2. What is the impact of Free Route Airspace compared to traditional airway models?
  3. How can we utilize existing routes and speed up existing calculations?

To get started, the team utilized preexisting data on nodes then factored in components such as altitude, aircraft speed and mass, wind, and other weather conditions. They also had to work with Sabre’s current Flight Plan Manager, a multifaceted product that provides solutions to various industry challenges, including the design of cost-effective flight paths.

Map of Free Route Airspace model (left) compared to a map of traditional airway models that use nodes (right).

The work accomplished and the results

The students came up with creative solutions to generate flight paths and handle FRA – ideas that will enrich the performance of our Flight Plan Manager. They compared two popular algorithms by the names of A* (referred to as A-star) and Dijkstra’s algorithm, both of which are used to generate paths. For this task, they concluded that the algorithm known as A* performed more efficiently than Dijkstra’s algorithm. Since wind is a crucial component in flight paths, the team used vector geometry to identify, calculate, and refine the most efficient method of factoring wind into their python code. The team also integrated machine learning into the A* algorithm, creating a model that generated calculations six times faster than their initial approach.

The final product of the student’s research was a fully developed web dashboard that generates optimized flight paths along with graphs and maps that can be used for analysis. This tool will jumpstart Sabre’s exploration of FRA and serve as an external debugging tool for some of our recently generated flight paths. Overall, we’re excited about the insights, research, and ideas their work has generated.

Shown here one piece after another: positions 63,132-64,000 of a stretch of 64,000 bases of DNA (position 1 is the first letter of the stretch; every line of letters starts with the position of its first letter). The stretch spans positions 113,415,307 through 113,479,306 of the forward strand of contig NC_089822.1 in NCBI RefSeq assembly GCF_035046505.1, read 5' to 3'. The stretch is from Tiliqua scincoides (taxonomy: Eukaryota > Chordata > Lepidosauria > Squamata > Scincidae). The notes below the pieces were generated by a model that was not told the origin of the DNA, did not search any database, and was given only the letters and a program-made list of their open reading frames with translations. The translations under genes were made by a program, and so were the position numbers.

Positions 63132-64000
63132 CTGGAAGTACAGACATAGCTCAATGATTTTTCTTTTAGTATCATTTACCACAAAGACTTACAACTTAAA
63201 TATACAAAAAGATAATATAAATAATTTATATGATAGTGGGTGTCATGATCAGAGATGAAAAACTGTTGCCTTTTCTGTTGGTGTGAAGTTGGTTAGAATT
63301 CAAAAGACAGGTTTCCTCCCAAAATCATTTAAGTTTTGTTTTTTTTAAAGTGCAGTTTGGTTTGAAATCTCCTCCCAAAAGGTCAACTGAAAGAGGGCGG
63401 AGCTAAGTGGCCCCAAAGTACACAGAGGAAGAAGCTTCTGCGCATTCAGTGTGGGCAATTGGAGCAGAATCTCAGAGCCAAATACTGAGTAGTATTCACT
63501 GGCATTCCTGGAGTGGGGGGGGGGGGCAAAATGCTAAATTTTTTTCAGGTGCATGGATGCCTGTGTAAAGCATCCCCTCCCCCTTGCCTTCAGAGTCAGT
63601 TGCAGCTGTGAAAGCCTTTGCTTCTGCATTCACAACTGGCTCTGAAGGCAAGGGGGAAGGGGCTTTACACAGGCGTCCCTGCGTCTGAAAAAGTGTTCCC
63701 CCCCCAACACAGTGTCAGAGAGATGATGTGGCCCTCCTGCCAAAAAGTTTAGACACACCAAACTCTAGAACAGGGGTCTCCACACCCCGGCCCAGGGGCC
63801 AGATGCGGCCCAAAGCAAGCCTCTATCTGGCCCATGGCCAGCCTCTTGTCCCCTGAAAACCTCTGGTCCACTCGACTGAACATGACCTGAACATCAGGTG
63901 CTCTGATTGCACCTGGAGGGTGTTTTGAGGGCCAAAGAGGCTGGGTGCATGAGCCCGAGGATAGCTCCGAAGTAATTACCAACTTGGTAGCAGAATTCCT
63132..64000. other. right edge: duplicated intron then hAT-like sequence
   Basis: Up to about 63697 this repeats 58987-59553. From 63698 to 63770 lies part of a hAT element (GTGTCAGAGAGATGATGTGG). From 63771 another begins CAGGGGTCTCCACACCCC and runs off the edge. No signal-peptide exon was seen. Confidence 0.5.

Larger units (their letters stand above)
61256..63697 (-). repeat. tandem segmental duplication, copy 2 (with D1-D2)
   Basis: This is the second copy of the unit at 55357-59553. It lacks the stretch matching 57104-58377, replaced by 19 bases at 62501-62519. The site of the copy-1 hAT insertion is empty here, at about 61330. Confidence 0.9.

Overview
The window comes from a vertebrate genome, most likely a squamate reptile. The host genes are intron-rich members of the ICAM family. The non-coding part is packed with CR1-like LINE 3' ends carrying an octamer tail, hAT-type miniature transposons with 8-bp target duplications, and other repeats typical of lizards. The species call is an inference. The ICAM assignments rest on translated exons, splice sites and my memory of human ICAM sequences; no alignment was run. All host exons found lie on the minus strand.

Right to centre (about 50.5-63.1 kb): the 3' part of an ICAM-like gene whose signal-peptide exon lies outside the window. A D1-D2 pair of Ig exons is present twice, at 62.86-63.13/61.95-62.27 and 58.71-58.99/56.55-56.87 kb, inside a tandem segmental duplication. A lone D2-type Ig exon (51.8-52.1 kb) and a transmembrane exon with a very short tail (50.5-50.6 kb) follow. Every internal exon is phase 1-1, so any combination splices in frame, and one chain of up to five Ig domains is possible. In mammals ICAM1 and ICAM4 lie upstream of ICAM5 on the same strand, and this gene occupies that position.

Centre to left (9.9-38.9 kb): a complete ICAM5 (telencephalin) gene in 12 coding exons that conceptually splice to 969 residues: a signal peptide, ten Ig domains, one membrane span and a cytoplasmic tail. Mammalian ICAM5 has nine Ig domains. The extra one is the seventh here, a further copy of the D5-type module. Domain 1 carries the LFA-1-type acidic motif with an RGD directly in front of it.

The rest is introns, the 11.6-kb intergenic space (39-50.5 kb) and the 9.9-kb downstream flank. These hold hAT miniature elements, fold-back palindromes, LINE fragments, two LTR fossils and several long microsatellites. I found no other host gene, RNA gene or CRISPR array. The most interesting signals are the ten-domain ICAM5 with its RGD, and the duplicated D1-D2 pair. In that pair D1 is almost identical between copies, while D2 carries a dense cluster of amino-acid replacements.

Continuing our university partnerships

Sabre’s collaboration efforts extend beyond UT Austin. We have researched recovery of airline operational issues with the Nanjing University of Aeronautics & Astronautics since 2018 and look forward to upcoming collaborations with NYU and Columbia.

As a company, we constantly challenge each other to seek out new perspectives. By combining Sabre expertise with the great minds at leading research universities, we’re able to consider other perspectives while solving and developing next-generation innovations that benefit our customers and consumers of travel across the globe.

Zoran Savic, a Director of Product Management and UT Austin collaboration sponsor, mirrors the excitement many Sabre team members have about these programs, “I can’t say often enough how much I believe that these partnerships will help to breed different ideas and viewpoints. I am excited that we are taking this path!”

Innovation is an ongoing process. Sabre values the relationships established with these universities and their students because there will always be a problem to solve, a product to enhance, or an experience to improve. By innovating together, we make travel happen.